RESP = step(H,FREQ,ANG)
Note:
Starting in R2016b, instead of using the 
returns
the antenna's voltage response RESP
= step(H
,FREQ
,ANG
)RESP
at
operating frequencies specified in FREQ
and directions
specified in ANG
.
Note:
The object performs an initialization the first time the 

Antenna element object. 

Operating frequencies of antenna in hertz. 

Directions in degrees. If If 

Voltage response of antenna element specified as an MbyL,
complexvalued matrix. In this matrix, M represents
the number of angles specified in 
The step
method returns the field
response (or field pattern)
$$f(az,el)={\mathrm{cos}}^{m}(az){\mathrm{cos}}^{n}(el)$$
of the cosine antenna element.
In this expression
az is the azimuth angle.
el is the elevation angle.
The exponents m and n are real numbers greater than zero.
The response is defined for azimuth and elevation angles between –90° and 90°, inclusive, and is always positive. There is no response at the backside of a cosine antenna. The cosine response pattern achieves a maximum value of 1 at 0° azimuth and 0° elevation. Larger exponent values narrow the response pattern of the element and increase the directivity.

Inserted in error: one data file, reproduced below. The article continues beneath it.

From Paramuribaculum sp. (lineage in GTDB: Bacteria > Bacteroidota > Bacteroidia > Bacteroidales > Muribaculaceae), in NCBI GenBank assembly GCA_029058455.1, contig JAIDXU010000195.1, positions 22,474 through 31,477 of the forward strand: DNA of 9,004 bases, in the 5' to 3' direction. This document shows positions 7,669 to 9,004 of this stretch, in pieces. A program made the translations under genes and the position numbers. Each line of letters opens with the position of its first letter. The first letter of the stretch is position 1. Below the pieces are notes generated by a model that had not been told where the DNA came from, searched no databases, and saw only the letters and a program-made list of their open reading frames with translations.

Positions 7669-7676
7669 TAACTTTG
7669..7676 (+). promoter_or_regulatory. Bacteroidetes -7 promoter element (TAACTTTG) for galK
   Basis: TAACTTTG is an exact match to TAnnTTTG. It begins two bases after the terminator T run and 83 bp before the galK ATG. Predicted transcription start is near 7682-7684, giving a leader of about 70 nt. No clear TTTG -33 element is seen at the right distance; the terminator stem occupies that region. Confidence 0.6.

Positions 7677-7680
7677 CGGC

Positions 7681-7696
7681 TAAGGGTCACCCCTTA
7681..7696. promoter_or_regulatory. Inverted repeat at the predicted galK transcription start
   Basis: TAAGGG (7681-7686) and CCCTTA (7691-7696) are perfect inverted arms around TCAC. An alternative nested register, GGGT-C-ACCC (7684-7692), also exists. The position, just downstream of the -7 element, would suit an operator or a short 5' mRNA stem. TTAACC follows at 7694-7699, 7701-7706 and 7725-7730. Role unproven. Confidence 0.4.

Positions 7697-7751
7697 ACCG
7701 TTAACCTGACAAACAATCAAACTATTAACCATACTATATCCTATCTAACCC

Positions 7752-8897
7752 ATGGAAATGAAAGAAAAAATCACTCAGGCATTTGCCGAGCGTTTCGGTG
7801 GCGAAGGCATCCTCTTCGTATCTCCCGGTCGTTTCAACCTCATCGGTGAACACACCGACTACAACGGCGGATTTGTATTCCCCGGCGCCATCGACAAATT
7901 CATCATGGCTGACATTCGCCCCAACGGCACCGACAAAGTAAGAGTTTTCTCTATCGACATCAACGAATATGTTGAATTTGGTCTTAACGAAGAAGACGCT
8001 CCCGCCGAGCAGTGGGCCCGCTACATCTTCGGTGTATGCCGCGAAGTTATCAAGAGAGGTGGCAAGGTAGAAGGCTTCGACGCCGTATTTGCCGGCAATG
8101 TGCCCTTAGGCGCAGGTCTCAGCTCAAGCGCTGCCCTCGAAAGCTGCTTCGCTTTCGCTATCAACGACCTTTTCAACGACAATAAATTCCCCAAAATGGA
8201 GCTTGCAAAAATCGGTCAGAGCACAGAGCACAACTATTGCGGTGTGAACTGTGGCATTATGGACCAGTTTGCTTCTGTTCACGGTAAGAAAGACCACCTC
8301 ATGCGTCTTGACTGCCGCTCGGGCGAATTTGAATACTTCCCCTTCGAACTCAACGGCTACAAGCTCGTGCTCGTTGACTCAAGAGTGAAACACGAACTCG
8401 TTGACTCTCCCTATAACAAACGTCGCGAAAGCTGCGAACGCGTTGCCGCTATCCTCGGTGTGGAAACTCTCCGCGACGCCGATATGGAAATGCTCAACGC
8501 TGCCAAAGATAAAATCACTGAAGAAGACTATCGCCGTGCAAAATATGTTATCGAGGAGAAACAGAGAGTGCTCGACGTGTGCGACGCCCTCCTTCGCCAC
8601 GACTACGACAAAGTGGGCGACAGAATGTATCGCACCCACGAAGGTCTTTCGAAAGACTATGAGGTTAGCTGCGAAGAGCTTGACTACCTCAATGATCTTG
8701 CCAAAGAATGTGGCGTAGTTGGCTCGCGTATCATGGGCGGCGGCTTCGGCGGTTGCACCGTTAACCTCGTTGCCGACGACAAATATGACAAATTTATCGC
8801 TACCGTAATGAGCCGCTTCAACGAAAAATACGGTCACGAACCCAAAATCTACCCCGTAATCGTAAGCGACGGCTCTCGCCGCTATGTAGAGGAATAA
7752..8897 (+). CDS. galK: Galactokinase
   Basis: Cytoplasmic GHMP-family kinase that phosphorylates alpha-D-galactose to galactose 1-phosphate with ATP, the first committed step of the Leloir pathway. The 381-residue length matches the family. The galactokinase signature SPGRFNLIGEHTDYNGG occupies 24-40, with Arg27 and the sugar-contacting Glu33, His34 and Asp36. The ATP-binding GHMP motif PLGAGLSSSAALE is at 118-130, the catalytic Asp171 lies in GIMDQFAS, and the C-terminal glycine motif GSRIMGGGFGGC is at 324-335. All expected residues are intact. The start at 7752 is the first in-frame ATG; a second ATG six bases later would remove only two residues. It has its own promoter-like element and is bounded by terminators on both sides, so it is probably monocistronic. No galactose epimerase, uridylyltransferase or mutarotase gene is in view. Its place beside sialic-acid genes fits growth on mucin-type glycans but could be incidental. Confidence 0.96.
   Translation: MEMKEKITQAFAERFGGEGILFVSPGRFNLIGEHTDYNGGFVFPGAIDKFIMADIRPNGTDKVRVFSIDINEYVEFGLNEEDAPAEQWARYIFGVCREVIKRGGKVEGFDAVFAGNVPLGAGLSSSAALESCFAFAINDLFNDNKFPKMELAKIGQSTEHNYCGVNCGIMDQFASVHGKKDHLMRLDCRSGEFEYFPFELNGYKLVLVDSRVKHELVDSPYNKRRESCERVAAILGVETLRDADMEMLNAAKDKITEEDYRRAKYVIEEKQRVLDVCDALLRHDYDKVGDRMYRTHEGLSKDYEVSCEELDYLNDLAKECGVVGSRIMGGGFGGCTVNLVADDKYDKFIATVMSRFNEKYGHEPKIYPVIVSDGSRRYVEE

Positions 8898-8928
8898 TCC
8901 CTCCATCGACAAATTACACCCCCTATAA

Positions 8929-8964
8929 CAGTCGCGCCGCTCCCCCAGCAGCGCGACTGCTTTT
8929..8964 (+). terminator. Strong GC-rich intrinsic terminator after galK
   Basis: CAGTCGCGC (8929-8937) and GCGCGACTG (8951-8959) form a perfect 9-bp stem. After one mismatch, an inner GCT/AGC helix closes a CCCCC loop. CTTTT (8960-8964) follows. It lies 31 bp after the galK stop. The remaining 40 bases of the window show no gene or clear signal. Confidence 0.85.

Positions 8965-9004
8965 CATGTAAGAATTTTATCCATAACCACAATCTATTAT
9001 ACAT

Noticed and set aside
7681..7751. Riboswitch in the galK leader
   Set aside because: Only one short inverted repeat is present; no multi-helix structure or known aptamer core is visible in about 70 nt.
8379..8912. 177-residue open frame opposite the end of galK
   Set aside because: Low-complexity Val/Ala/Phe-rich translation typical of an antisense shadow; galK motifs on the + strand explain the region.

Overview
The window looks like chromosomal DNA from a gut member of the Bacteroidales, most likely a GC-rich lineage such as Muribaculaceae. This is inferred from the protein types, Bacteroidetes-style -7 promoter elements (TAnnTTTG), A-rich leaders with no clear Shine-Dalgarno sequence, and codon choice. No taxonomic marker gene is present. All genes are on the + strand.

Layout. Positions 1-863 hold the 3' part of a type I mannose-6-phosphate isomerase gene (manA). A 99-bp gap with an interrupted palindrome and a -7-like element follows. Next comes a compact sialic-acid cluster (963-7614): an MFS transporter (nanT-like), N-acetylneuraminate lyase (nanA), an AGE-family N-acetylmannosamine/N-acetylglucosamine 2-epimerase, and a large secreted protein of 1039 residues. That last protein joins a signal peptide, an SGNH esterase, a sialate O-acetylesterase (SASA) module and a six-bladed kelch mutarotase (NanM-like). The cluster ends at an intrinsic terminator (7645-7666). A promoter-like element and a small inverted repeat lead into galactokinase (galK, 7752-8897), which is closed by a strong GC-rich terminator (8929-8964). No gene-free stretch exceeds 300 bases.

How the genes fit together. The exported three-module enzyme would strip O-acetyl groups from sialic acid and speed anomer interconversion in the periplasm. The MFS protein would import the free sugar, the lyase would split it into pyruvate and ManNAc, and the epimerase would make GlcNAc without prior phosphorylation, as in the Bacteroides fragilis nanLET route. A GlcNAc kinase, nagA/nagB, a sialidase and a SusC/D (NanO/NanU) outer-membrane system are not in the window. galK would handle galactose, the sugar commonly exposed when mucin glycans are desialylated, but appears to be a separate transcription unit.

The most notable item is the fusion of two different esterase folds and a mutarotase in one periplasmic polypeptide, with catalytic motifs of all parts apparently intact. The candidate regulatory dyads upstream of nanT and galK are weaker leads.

The power response (or power pattern) is the squared value of the field response.
$$P(az,el)={\mathrm{cos}}^{2m}(az){\mathrm{cos}}^{2n}(el)$$
Construct a cosine antenna element. The cosine response is raised to a power of 1.5. The antenna frequency range is the IEEE^{®} X band from 8 to 12 GHz. The antenna operates at 10 GHz. Obtain the antenna's response for an incident angle of 30 degrees azimuth and 5 degrees elevation.
hant = phased.CosineAntennaElement(... 'FrequencyRange',[8e9 12e9],... 'CosinePower',1.5); % operating frequency fc = 10e9; % incident angle ang = [30;5]; % use the step method to obtain the antenna's response resp = step(hant,fc,ang);